Westminster Police Department’s John Martin is part engineer, part cop


Over John Martin’s 22 years serving the Westminster Police Department, he’s seen it all – homicides, armed robberies, public protests and everything else a police officer encounters.

But what he does for the agency is only part of his work week. In fact, when he’s not helping catch criminals, he’s working full time as an engineer for a local defense company.

“I thought I’d either be a cop or a pilot,” said Martin.

As it’s turned out, he’s been able to fulfill all of his passions. With a career in engineering already established, Martin joined the Westminster Police Department as a reserve officer in 1997. He was 36 when he attended the Golden West College Police Academy.

“I always was interested in law enforcement,” he said. “It’s been a great career.”

Westminster Police Department Reserve Officer John Martin.
Photo by Steven Georges/Behind the Badge

Martin attributes his ability to do all the work he does to the Westminster PD allowing him flexibility with his schedule. In fact, he recently returned from a three-year hiatus. He was sent to Saudi Arabia for his full-time job at Raytheon, a defense company in Fullerton. He’s been back for four months now and has returned to his patrol duties at the Westminster PD, which he works mostly on weekends.

Though his engineering job often allows him to travel to other countries, and often has him working with members of the United States military, a lot of his job is in an office environment – much different from his work in patrol.

One incident from very early in his police career has stayed with him because it was when he really saw exactly how different.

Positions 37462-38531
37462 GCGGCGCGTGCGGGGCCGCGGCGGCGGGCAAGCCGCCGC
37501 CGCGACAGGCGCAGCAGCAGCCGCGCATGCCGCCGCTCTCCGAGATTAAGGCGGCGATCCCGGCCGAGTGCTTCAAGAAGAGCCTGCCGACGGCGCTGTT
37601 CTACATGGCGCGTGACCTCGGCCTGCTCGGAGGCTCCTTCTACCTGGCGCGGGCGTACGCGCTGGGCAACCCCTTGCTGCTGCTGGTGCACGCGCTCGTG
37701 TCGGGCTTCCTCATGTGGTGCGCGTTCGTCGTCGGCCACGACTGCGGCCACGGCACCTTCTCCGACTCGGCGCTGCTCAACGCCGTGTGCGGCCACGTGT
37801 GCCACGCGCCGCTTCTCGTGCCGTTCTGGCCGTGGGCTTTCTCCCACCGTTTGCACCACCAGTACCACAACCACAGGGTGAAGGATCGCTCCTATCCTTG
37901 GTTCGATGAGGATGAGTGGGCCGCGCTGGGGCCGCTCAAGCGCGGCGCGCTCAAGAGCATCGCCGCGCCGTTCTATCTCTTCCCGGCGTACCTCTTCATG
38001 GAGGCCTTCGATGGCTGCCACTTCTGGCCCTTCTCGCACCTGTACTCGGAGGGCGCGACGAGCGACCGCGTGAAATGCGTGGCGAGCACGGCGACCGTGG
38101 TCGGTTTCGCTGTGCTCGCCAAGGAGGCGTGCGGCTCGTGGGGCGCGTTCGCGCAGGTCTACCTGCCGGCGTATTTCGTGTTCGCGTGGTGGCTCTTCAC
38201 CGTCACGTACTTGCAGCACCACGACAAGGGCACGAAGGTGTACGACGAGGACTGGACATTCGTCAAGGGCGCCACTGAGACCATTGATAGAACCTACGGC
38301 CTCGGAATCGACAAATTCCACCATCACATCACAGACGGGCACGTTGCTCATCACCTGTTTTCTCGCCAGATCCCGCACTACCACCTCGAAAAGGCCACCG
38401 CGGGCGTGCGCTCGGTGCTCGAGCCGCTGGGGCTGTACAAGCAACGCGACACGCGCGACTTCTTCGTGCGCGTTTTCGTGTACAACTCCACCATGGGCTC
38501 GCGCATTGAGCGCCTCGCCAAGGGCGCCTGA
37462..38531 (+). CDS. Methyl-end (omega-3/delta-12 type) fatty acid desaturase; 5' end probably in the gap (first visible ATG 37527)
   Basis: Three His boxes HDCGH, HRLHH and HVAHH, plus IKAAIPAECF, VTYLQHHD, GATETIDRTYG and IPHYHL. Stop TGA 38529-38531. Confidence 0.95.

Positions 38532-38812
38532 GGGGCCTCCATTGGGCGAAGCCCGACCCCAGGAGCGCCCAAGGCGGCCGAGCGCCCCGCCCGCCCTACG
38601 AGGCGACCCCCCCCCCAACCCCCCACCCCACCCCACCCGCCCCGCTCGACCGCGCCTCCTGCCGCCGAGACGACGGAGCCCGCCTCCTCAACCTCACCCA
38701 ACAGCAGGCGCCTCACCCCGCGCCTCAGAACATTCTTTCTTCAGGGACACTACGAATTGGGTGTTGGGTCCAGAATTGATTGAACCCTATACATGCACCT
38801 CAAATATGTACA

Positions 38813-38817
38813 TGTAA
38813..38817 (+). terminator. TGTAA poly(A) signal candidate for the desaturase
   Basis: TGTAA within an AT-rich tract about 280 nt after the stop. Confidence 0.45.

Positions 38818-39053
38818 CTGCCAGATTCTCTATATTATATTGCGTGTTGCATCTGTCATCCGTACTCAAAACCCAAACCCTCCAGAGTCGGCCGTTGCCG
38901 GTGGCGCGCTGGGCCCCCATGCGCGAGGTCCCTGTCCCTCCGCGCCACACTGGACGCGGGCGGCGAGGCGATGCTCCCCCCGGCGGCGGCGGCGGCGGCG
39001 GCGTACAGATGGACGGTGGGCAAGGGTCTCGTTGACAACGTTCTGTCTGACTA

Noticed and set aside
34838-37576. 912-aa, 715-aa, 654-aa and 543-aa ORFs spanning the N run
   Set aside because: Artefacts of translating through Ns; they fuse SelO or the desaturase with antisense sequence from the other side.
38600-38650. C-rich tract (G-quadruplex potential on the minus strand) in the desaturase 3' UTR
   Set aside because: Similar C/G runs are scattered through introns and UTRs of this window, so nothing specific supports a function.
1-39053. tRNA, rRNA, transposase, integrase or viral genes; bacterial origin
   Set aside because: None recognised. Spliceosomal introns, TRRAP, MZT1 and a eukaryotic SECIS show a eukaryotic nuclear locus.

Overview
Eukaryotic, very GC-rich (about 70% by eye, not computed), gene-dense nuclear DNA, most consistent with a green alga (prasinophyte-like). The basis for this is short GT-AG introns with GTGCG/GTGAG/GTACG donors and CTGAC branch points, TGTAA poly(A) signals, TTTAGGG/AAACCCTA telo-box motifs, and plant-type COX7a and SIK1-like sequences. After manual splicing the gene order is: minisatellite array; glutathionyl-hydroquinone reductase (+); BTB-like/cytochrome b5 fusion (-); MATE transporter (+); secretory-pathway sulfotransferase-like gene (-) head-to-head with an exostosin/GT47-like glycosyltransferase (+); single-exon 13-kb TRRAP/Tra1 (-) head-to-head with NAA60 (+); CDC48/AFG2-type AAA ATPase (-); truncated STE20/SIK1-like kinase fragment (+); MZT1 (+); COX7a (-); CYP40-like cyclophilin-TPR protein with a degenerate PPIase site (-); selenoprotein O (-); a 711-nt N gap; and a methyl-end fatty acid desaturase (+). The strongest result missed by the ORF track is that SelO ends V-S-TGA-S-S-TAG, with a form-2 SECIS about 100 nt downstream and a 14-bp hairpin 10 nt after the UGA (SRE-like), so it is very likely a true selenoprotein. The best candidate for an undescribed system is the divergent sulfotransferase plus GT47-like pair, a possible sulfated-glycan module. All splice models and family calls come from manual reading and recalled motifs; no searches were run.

It was during his training period with the Westminster PD that he and his field training officer (FTO) encountered an armed robbery in-progress at a liquor store.

“Basically we went face-to-face with an armed robber,” said Martin.

The suspect was holding a gun to the store clerk’s head.

“He was using her as a shield,” said Martin, who had a direct line of sight through the store window.

When more officers arrived, the suspect ran through the back door and out into an alleyway behind the store. Martin saw him hop the fence into the backyard and lost sight of him. Officers set up a perimeter and went searching from house to house.

“A girl ran out of her house and said that somebody had just gone into her house and taken her family hostage,” Martin said, adding that at this point it became a SWAT call. “We knew which house. We called the house.”

Eventually, after an extended period speaking with the SWAT negotiator, the suspect agreed to let the hostages out of the house one at a time.

“He finally did give himself up,” said Martin.

Martin said this incident really stuck with him because at that point he realized the weight of a police officer’s responsibility.

“Boy, this career’s for real,” he recalled thinking. “I could have shot him. He could have shot somebody else.”

Despite the clear differences in his careers (“I’m a different beast from most engineers”), he said the transition from IT guy to cop hasn’t been difficult. He attributes it to his age when he entered the academy.

“I felt like I was already kind of established with my personality,” he said.

For him, his law enforcement job has been more fun than work.

“If I didn’t enjoy it so much, I wouldn’t be here,” he said.

Martin never gave up on his passion for flying either – he does this when he’s not working one of his two jobs.

In his time at the Westminster PD he’s also worked in the detectives bureau to assist the full-time investigators on that team. He will soon return to that assignment – which he enjoyed the first time around – after finishing up with his patrol detail.

He said he’s made many great friends over the years at the agency, and one of the reasons he loves the profession is that “brotherhood” and sense of family shared by members of law enforcement. He recalled the outpouring of support when Westminster PD Motor Officer Steven L. Phillips was killed in an on-duty traffic accident in 2004.

“There were probably thousands of police officers at his funeral,” he said. “Even though it was a tragedy … it’s something that’s left a mark of how close [we are]. It’s something that still attracts me to that profession.”